Urmia Lake Shrinks Further

The ULRP has slipped behind schedule due to factors involving fund allocation, precipitation, executive power and public cooperation
Urmia Lake Shrinks FurtherUrmia Lake Shrinks Further

The level of Urmia Lake in northwest Iran has declined by 3 centimeters and its area has shrunk by 36 square kilometers over the past two weeks, an official at the Urmia Lake Restoration Program said.

Farhad Sarkhosh, director of the provincial office of ULRP, also attributed the decline in the lake's water level over the past three months to excessive evaporation and a 36% drop in precipitation, IRNA reported.

"Urmia's catchment area received a meager 205 millimeters of rainfall over the past water year (ended Sept. 22), which was among the smallest amounts ever recorded and posed challenges for restoration efforts," he said.

However, he predicted that the declining trend will gradually slow down during autumn and the level will rise day by day as precipitations start and evaporation rates decrease.

"No water has been directed toward the lake since May because the release from dam reservoirs is annually carried out in December," he added.

Urmia is a closed water body that is fed from direct rainfall and the inflow from 21 permanent and 39 seasonal rivers and streams.

The present level of the lake is only 21 centimeters higher than the lowest recorded level and no further decline is expected this year.

The ULRP was set out in 2013 to stabilize the lake’s water level (Phase 1) and restore its water level to what it was more than a decade ago (Phase 2).

The first phase was completed last September and the second phase started shortly after, with the initial goal of increasing the water level by 40 centimeters per year. The target is to restore the ecological level (1,274 meters above sea-level) by 2023.

The program is not progressing as scheduled. The lake's water level this September was 20 cm lower than in the same period of last year, which is against the plan to maintain the uptrend.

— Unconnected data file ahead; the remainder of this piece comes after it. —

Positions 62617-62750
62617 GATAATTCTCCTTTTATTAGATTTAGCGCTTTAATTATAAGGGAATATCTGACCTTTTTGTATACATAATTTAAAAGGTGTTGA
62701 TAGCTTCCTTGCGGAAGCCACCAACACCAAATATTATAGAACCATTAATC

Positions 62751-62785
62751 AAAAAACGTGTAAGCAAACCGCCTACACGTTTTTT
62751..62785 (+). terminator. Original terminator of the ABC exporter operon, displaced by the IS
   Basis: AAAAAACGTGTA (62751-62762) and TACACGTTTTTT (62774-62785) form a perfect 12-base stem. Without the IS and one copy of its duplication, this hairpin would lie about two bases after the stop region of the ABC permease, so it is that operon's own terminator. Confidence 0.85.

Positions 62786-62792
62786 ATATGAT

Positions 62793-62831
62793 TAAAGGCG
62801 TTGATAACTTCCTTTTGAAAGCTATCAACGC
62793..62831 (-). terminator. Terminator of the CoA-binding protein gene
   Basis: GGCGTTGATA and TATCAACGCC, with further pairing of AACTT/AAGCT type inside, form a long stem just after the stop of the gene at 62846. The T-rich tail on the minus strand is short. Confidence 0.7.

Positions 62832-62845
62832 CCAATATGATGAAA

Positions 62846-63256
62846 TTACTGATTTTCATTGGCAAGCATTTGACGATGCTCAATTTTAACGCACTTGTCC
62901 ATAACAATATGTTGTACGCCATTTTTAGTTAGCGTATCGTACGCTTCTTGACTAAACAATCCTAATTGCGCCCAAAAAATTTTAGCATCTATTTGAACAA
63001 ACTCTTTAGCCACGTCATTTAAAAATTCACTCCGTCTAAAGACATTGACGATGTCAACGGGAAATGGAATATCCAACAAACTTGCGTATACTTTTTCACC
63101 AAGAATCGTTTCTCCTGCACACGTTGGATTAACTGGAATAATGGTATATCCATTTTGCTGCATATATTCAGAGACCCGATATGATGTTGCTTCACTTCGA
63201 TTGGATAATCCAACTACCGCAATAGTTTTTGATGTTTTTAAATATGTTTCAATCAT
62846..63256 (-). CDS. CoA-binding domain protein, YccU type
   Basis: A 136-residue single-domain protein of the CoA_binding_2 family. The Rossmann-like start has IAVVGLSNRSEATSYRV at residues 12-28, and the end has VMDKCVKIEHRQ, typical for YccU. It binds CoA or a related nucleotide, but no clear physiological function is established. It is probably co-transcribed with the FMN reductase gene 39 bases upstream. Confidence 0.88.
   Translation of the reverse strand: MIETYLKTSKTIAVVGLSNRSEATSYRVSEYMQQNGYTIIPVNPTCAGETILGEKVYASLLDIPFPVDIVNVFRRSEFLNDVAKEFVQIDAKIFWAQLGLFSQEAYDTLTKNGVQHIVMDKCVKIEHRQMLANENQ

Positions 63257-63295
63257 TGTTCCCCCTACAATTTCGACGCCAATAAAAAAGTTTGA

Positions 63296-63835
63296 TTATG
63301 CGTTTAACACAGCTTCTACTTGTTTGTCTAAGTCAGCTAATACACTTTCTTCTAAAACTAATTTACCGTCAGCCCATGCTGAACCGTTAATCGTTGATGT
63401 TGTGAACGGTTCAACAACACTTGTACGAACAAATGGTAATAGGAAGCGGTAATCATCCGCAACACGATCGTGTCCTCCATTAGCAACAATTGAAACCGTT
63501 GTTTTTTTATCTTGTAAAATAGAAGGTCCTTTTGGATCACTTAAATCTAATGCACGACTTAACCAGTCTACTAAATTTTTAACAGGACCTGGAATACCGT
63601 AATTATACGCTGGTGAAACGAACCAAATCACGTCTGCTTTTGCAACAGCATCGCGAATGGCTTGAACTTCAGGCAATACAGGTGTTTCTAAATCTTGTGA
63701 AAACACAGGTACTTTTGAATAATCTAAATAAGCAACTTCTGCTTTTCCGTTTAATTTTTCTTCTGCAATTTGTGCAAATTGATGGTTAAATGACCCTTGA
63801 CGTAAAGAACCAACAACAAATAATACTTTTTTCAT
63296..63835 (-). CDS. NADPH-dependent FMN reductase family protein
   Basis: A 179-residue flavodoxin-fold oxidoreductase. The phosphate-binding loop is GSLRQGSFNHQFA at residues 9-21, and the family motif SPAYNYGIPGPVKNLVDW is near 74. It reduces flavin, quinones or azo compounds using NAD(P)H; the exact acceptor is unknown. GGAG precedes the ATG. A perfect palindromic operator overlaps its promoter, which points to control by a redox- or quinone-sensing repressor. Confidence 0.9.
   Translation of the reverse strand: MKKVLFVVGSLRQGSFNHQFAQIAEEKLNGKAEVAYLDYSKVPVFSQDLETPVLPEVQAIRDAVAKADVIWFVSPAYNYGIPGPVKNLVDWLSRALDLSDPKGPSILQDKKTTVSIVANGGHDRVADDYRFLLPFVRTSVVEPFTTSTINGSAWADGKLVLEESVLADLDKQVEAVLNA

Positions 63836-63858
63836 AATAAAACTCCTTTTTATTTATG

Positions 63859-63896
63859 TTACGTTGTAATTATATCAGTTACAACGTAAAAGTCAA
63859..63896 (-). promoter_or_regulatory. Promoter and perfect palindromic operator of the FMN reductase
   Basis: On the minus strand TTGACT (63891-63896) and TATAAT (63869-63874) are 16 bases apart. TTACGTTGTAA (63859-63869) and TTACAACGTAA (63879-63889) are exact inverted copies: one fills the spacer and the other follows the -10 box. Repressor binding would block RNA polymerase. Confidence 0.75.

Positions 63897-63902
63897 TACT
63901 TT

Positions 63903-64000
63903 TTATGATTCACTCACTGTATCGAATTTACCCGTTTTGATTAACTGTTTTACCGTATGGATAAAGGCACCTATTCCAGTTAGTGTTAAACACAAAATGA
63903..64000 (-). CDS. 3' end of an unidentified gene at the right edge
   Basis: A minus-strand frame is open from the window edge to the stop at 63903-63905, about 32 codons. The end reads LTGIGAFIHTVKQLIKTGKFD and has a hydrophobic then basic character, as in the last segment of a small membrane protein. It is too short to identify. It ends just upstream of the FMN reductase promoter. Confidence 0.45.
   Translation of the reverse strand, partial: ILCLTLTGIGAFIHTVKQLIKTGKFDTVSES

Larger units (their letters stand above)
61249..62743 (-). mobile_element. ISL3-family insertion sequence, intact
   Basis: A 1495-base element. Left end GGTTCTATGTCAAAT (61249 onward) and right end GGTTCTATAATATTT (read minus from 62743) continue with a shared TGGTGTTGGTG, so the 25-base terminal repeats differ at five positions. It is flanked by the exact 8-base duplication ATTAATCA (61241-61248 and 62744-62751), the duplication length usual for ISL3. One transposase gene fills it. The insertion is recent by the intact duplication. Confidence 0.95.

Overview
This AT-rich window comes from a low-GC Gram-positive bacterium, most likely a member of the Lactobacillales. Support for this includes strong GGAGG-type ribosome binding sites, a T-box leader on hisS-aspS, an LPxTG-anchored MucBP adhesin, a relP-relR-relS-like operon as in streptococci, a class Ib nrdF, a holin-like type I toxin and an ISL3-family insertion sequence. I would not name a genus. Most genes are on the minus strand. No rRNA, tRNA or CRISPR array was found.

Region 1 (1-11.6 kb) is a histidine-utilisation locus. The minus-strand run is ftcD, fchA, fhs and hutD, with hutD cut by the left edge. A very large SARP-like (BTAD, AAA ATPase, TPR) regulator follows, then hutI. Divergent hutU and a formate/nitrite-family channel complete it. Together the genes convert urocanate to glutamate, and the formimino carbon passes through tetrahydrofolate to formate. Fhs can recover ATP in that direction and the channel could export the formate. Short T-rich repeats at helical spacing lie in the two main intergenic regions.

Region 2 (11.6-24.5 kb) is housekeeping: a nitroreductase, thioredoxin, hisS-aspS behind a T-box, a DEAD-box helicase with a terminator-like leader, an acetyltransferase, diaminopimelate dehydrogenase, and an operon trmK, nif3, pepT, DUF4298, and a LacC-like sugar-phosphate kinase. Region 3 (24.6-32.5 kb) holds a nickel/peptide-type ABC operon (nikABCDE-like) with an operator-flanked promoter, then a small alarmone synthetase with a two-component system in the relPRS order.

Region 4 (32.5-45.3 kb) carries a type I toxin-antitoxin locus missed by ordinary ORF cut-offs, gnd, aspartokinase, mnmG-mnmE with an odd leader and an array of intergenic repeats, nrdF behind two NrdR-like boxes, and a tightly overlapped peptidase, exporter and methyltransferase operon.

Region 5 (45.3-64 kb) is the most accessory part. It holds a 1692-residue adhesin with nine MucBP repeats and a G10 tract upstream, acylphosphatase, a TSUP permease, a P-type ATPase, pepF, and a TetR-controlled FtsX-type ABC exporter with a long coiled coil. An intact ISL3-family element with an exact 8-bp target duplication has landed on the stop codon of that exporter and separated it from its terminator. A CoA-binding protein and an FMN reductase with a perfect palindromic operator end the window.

The gap has been blamed on four major factors involving budget, precipitation, executive power and cooperation.

Masoud Baqerzadeh Karimi, the deputy for wetlands and national parks at DOE's Office of Habitats and Protected Areas, had earlier lamented the delay in allocating funds.

"Apparently, only 30% of the funds earmarked for the project have so far been supplied," he said.

Karimi noted that in 2016, precipitation was above average and the level of the lake rose, but Urmia's level has not gone up this year due to the 30% below average rainfall.

The executive power of organizations involved in ULRP is limited, since the nature of conservation efforts contradicts their earlier operations.

"Therefore, they are neither inclined nor possess the know-how to run the programs efficiently," he said.

According to Karimi, local communities and those relying on waters feeding the lake have not been cooperative.

This is while others have pointed the finger of blame toward unprincipled dam construction.

Morteza Hoqouqi, the head of the Environment Committee at the Iranian Society of Consulting Engineers, had earlier said the expansion of agriculture around Urmia and the growing number of dams have led to the lake's desiccation.

"If global warming and climate change in general had been the reasons for its dry-up, the same should have happened to Van Lake in Turkey," he told reporters.

Van is Turkey's largest lake and lies 173 kilometers west of Urmia.

There are 23 dams in Urmia's catchment area across the provinces of East and West Azarbaijan and 10 more are under construction, one of which is in Kurdestan Province. Besides, 41 dams are undergoing the study phase to be built in the three provinces.

Sarkhosh, however, is more optimistic about conservation efforts conducted so far and told IRNA that "if rescue plans had not been implemented in time, the lake would have become completely dry by now".

Located between the provinces of East and West Azarbaijan, Urmia Lake has been suffering serious drought conditions for years.

Add new comment

Read our comment policy before posting your viewpoints